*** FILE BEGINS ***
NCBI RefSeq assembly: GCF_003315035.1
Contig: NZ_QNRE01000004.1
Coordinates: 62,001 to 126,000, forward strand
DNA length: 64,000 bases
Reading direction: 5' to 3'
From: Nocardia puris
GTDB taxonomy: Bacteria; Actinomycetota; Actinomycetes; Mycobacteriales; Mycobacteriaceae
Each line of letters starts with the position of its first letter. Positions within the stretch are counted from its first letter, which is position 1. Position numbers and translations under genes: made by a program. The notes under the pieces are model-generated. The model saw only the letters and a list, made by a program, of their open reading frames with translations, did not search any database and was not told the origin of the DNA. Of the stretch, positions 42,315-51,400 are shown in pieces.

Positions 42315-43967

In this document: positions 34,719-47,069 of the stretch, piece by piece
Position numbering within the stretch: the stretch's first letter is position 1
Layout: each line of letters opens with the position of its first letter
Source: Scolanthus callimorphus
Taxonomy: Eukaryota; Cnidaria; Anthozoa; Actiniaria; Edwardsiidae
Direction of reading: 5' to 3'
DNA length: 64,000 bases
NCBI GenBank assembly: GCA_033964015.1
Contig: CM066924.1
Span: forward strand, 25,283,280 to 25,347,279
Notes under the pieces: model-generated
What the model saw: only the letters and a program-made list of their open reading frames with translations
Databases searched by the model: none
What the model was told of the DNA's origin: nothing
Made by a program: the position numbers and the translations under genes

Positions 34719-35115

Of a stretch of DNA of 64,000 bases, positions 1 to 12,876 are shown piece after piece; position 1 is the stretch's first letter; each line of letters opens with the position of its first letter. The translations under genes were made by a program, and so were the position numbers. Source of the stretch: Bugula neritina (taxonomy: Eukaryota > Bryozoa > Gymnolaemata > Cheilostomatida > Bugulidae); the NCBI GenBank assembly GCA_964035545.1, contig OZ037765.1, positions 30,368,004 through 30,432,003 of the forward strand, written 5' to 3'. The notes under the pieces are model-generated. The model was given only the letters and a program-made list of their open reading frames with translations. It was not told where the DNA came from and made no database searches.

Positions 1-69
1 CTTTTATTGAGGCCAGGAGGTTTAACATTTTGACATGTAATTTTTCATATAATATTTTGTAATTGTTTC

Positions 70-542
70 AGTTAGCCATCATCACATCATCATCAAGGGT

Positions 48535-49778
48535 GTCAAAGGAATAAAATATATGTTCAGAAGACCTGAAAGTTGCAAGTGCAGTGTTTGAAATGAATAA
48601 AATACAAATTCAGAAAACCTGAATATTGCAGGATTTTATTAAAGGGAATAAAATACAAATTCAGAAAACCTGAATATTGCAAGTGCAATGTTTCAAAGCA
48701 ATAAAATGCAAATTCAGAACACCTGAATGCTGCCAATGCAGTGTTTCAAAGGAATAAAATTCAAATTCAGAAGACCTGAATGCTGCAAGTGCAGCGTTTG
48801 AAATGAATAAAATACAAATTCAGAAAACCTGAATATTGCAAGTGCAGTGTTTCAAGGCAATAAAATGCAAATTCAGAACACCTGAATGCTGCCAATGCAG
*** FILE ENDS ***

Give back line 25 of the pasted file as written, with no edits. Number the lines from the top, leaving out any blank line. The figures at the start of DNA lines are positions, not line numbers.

Positions 34719-35115